Workforce shortage is holding the nation, Kentucky back from economic recovery, U.S. Bureau of Labor Statistics reports show

Help wanted sign in front of store front

Businesses from across the nation are experiencing difficulty filling the growing number of open positions, which is holding back economic recovery and growth.

At the end of April 2021, there were more than 9.3 million job openings while 9.8 million Americans were unemployed, according to a U.S. Bureau of Labor Statistics report. The number of job openings in April marks a new record. The report also showed an increase of 1 million job openings posted between March and April and more than 2.5 million job openings posted in 2021 so far.

Though jobs are being created, the report detailing May labor statistics shows U.S. employment is still 7.6 million below where it was before the pandemic began in February 2020. Furthermore, data shows that if jobs grow at the same pace of 559,000 as it did in May, it will take another 14 months to return to pre-pandemic employment.

While the unemployment rate decreased from 6.1% to 5.8% in May, the labor force fell by 53,000, meaning Americans are not returning to the workforce despite jobs being available. This is especially true of Kentucky. According to the Kentucky Chamber’s most recent economic update report, the gap between Kentucky’s labor force participation rate and the national rate is almost a full point wider than it was before the pandemic. This gap suggests that a larger share of workers who lost jobs during the recession are not looking for work in Kentucky compared to the rest of the nation.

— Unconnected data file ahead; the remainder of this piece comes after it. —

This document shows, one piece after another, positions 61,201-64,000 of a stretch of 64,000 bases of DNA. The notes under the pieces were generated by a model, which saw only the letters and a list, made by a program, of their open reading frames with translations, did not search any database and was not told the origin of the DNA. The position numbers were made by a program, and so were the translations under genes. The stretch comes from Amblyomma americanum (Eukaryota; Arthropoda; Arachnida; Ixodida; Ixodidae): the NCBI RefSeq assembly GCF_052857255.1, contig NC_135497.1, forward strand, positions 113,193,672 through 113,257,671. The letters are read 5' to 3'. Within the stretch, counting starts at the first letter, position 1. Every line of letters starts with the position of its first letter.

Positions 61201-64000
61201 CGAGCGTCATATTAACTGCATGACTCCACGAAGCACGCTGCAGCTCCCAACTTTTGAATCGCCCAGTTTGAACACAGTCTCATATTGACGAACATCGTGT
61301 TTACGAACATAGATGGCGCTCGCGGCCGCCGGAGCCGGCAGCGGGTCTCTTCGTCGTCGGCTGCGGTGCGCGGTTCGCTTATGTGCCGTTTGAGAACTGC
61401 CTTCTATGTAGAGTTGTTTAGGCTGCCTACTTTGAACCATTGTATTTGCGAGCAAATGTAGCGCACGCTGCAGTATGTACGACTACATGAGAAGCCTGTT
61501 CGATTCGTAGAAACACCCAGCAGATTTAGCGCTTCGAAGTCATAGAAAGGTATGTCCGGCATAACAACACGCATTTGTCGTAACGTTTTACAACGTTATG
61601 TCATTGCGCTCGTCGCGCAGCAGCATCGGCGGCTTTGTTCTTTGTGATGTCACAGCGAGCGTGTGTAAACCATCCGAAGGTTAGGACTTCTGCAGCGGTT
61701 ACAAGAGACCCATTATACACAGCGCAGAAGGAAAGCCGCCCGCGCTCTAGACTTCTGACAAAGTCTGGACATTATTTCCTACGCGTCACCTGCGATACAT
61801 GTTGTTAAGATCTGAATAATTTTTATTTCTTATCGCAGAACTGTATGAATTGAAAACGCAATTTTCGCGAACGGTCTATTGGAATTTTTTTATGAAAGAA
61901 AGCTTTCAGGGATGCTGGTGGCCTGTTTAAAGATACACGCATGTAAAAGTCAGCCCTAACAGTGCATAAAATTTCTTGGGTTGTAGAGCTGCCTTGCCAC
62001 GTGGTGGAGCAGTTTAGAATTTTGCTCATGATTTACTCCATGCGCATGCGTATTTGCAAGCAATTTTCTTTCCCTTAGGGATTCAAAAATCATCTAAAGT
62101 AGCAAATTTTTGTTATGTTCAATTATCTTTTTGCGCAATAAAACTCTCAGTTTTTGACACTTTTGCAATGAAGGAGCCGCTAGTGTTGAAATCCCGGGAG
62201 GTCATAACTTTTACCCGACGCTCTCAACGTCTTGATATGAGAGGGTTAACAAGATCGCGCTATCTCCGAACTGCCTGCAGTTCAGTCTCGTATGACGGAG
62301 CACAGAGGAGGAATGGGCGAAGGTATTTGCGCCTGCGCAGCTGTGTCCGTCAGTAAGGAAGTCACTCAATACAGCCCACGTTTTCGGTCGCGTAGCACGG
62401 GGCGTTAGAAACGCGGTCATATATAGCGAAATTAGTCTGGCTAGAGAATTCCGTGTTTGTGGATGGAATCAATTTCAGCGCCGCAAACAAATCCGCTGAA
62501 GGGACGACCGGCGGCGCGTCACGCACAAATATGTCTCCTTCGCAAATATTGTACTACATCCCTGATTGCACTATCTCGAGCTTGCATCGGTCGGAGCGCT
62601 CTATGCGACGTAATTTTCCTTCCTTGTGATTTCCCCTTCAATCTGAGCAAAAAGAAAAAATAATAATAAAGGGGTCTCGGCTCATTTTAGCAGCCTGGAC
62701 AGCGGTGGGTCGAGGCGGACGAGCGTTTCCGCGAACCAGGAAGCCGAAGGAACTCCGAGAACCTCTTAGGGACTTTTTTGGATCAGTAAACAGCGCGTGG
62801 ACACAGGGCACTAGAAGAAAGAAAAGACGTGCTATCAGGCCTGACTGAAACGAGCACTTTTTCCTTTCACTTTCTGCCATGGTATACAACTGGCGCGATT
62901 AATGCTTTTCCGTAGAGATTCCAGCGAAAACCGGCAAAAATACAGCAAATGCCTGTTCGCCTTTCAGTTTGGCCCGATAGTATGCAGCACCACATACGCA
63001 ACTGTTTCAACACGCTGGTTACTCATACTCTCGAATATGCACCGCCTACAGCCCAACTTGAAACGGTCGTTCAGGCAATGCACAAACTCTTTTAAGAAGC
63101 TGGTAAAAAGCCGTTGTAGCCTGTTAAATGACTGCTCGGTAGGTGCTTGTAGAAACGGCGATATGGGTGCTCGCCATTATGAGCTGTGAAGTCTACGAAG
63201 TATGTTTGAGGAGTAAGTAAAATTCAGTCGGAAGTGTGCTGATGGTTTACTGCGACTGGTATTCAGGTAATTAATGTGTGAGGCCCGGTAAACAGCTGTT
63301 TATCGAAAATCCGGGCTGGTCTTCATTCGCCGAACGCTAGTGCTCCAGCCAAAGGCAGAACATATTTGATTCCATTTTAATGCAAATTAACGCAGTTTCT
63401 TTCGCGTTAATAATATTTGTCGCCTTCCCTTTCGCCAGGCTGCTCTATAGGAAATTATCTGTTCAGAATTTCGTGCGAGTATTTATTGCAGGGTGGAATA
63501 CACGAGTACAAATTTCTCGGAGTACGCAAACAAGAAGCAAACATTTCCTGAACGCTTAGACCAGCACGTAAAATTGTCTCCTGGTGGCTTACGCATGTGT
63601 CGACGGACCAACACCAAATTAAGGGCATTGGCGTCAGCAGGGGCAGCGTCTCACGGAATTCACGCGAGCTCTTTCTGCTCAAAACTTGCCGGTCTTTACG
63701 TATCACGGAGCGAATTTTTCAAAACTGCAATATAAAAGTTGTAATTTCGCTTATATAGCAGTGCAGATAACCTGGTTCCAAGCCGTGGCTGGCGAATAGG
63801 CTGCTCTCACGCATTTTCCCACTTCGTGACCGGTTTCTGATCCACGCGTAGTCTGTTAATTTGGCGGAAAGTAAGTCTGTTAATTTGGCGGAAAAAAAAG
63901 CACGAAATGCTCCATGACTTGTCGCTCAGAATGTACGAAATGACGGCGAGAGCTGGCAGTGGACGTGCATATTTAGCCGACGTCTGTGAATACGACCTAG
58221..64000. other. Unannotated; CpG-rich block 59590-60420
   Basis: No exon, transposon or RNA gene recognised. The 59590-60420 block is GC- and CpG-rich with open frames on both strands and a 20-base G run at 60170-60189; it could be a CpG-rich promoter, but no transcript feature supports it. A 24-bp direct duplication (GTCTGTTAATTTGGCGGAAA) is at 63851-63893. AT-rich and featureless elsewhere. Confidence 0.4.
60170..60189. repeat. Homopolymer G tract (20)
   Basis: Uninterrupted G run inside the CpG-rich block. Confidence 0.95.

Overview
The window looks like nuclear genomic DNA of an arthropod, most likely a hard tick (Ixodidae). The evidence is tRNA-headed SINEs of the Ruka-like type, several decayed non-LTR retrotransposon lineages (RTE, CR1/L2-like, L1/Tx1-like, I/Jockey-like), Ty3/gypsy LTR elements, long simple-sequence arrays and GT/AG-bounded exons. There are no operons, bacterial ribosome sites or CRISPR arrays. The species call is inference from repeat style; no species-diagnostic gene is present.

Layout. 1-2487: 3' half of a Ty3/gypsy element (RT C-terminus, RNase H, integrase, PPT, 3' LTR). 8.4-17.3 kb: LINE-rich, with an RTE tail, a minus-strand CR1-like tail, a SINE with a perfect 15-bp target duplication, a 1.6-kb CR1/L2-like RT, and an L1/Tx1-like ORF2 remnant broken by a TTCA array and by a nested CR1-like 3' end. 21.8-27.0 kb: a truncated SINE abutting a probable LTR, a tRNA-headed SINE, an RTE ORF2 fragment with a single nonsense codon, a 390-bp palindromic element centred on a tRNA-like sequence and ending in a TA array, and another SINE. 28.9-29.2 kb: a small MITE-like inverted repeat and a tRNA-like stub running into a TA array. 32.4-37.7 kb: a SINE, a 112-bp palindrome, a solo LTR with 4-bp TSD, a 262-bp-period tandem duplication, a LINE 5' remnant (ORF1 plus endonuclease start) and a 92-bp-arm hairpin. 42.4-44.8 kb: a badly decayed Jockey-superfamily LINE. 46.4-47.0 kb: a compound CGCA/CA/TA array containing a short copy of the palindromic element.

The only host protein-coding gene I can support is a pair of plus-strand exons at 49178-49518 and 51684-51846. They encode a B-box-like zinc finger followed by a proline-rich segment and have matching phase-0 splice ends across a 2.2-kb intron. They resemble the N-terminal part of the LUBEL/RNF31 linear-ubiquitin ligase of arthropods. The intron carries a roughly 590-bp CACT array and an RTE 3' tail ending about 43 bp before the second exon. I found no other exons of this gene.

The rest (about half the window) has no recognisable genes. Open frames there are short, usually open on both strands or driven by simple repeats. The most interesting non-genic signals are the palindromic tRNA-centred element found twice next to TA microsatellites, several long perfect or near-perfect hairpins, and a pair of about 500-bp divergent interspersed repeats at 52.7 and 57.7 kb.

To better understand the workforce shortage, the U.S. Chamber polled unemployed Americans on why have not yet returned to employment. Almost half of the respondents that lost their job during the pandemic said they are not actively or very active in looking for a new job.

The poll also revealed three factors for Americans returning to the workforce:

  • 16% say it’s “not worth” searching for a job because of the money they currently earn from unemployment benefits.
  • 24% said childcare and family care needs are a factor
  • 23% say they lack the skills or experience needed for most jobs available

To help get the nation’s economy back on track, U.S. Chamber Executive Vice President and Chief Policy Officer Neil Bradley is encouraging states to end federal unemployment benefits, use COVID relief funds for job training programs, help improve access to childcare, and more.

To help engage Americans and businesses to solve the nation’s workforce crisis, the U.S. Chamber created an initiative called America Works. Click here to learn more.

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Jacqueline Pitts
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